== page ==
# Distance metric for (infinite) lines in 3D

I would like a metric $d(\;)$ between pairs of (infinite) lines in $\mathbb{R}^3$, with these properties:

• If two lines $L_1$ and $L_2$ are parallel and separated by distance $x$, then $d(L_1,L_2) = x$.

• $d(L_1,L_2)$ increases with the degree of skewness between the lines, i.e., the angle $\theta$ between their projections onto a plane orthogonal to the shortest segment connecting them (dashed below), where $\theta=0$ for parallel lines and $\theta=\pi/2$ for orthogonal lines.

Intuitively, I would like the metric to be related to the repulsive force between two electrically charged lines (but it need not be exactly the actual physical force).

Have such metrics been considered in the literature? If so, I'd appreciate descriptions and/or pointers—Thanks!

Update1. It turns out that the natural ad hoc definition (from the comments) fails to be a metric. For example, below, a sufficiently large value of $a$ ensures the triangle inequality will be violated:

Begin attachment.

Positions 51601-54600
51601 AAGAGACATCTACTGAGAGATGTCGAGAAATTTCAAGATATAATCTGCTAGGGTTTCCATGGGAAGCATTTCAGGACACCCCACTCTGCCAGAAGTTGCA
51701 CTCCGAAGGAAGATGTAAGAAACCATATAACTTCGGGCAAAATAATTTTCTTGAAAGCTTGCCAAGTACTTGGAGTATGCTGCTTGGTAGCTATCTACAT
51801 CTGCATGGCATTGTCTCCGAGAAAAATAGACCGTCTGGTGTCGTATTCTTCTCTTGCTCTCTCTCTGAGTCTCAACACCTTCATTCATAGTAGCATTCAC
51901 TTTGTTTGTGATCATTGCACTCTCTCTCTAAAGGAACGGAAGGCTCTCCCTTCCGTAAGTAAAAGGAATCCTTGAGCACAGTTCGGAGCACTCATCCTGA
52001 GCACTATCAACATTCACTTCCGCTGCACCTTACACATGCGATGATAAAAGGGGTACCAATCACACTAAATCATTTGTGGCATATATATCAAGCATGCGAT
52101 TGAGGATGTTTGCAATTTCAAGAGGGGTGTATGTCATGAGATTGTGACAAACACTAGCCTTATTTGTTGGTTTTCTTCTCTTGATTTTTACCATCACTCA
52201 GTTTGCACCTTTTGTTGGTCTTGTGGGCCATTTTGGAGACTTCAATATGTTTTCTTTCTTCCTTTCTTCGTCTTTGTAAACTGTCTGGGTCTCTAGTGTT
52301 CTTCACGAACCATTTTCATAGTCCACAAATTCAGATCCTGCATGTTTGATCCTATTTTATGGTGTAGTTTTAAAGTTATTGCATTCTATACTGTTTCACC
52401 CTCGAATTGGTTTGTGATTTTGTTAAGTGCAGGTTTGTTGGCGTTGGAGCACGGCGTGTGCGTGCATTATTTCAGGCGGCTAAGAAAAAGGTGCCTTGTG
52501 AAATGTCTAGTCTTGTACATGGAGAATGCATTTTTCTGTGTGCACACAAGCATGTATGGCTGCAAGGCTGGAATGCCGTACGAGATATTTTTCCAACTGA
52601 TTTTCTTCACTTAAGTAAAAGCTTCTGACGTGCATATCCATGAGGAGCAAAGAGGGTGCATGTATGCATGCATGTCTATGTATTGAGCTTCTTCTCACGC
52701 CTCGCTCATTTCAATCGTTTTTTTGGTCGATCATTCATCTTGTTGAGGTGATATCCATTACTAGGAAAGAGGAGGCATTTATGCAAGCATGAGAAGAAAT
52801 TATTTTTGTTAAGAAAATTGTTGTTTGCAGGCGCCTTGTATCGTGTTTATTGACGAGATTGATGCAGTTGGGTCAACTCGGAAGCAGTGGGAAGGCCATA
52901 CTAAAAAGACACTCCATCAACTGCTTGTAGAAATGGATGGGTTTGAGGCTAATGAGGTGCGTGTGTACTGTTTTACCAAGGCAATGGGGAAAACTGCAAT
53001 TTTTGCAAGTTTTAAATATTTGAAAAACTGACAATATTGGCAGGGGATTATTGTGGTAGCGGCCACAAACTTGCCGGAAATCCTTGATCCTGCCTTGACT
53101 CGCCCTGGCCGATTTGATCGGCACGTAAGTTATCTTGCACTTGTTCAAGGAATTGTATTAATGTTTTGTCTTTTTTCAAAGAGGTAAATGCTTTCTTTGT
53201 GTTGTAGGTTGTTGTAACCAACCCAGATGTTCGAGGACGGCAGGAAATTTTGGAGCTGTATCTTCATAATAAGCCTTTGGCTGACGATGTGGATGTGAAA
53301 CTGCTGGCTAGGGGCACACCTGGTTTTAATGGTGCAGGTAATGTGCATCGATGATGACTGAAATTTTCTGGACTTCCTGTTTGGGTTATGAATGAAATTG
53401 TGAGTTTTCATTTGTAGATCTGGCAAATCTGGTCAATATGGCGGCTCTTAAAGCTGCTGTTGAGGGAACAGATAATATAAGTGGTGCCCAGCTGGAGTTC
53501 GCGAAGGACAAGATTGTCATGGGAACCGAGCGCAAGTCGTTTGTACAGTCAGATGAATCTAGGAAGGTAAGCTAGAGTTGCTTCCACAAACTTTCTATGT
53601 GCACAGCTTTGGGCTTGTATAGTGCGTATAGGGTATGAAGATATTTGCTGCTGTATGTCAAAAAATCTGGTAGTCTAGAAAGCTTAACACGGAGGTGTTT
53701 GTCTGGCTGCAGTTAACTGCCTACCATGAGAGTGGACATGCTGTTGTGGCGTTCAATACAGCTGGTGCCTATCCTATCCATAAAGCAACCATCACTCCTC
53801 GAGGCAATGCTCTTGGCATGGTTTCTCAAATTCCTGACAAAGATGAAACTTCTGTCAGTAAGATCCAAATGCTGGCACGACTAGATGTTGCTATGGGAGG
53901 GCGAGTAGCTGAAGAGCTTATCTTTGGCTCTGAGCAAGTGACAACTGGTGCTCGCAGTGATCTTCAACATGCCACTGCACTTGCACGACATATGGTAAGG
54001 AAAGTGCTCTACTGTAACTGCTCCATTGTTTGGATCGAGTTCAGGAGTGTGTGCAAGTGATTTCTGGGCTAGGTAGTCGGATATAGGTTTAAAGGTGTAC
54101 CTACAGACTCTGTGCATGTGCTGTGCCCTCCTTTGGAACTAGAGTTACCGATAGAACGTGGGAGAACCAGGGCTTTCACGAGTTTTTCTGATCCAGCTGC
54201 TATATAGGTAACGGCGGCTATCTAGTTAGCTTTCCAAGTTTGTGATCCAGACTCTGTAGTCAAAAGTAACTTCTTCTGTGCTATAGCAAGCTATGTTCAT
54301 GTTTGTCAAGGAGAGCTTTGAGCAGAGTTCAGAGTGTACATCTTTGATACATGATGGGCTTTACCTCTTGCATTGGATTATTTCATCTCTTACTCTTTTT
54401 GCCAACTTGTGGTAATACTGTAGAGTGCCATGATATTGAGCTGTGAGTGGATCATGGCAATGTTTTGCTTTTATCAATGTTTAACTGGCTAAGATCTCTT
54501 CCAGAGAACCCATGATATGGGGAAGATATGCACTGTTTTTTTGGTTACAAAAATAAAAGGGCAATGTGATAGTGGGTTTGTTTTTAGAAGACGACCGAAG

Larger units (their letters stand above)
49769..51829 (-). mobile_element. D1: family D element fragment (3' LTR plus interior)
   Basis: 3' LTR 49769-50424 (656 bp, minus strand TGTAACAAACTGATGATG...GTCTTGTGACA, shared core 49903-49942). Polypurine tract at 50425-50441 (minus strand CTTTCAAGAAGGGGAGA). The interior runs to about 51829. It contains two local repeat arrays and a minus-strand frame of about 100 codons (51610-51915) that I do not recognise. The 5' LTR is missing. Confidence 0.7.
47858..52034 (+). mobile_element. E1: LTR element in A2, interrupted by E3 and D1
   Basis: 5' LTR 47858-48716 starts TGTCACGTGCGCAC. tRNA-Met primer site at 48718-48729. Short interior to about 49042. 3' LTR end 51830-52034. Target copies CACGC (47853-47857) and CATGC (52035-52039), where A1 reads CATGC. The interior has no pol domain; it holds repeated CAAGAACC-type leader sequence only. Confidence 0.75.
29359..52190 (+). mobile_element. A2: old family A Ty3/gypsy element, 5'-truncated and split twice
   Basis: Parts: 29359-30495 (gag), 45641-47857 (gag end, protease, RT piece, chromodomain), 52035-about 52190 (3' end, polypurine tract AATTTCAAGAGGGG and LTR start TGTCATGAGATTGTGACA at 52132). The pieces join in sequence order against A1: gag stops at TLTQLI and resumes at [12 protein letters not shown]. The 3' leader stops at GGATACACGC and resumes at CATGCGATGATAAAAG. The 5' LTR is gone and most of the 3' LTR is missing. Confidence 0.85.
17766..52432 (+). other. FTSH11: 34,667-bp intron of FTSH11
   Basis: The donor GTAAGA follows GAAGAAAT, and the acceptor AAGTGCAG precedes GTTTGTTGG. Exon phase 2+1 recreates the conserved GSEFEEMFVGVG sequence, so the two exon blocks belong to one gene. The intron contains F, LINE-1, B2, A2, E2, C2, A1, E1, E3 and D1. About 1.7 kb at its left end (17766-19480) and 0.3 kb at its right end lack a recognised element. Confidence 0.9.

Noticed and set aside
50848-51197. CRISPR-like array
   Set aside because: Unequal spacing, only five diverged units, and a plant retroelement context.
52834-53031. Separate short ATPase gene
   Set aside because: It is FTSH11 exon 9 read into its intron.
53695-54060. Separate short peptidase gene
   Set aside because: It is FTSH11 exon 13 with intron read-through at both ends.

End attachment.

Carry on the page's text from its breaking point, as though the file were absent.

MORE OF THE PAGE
So this question may be more difficult than it initially appeared...

Update2. The responses to this followup MO question have revealed that in fact there is no metric that satisfies my two conditions (and is continuous w.r.t. $\theta$)!

• Can we put $d(L_1,L_2) = \lambda(L_1,L_2) + \theta(L_1,L_2)$ where $\lambda$ is the length of that shortest segment, and $\theta$ is the angle, or that's not a metric? Or you rather ask for all possible $d$ satisfying those two properties? – Ilya Jul 19 '13 at 12:52
• @Ilya: Yes, I can think of many ad hoc definitions, but I would prefer something more principled, connecting to other research. – Joseph O'Rourke Jul 19 '13 at 12:55
• I see ${{{}}}{}$ – Ilya Jul 19 '13 at 12:56
• I think the ad hoc metric $\lambda + |\theta|$ is pretty natural. I can think of one simple variant: $|\sin\theta|$ instead of $|\theta|$. Anyway, it does not seem to reduce ad-hocness that much. – Tunococ Jul 19 '13 at 13:21

You could use to sum of the "usual" metric distance $d(A,B) := \inf_{a\in A, b\in B} \Vert a-b \Vert$ plus a distance measure on the angle Vectors $\theta \in S_2/\pm$. i.E. $$m(L_1, L_2) := d(L_1, L_2) + \Vert \theta_1 \times \theta_2 \Vert$$ where $L_1 = \{ x_1 + t \theta_1, t\in \mathbb{R} \}, L_2 = \{ x_2 + t \theta_2, t\in \mathbb{R} \}$
• That's what the euclidean norm does here, assuming $\theta_1, \theta_2 \in S^2$, i.e. $\Vert \theta_i \Vert = 1$ – AlexR Jul 23 '13 at 10:27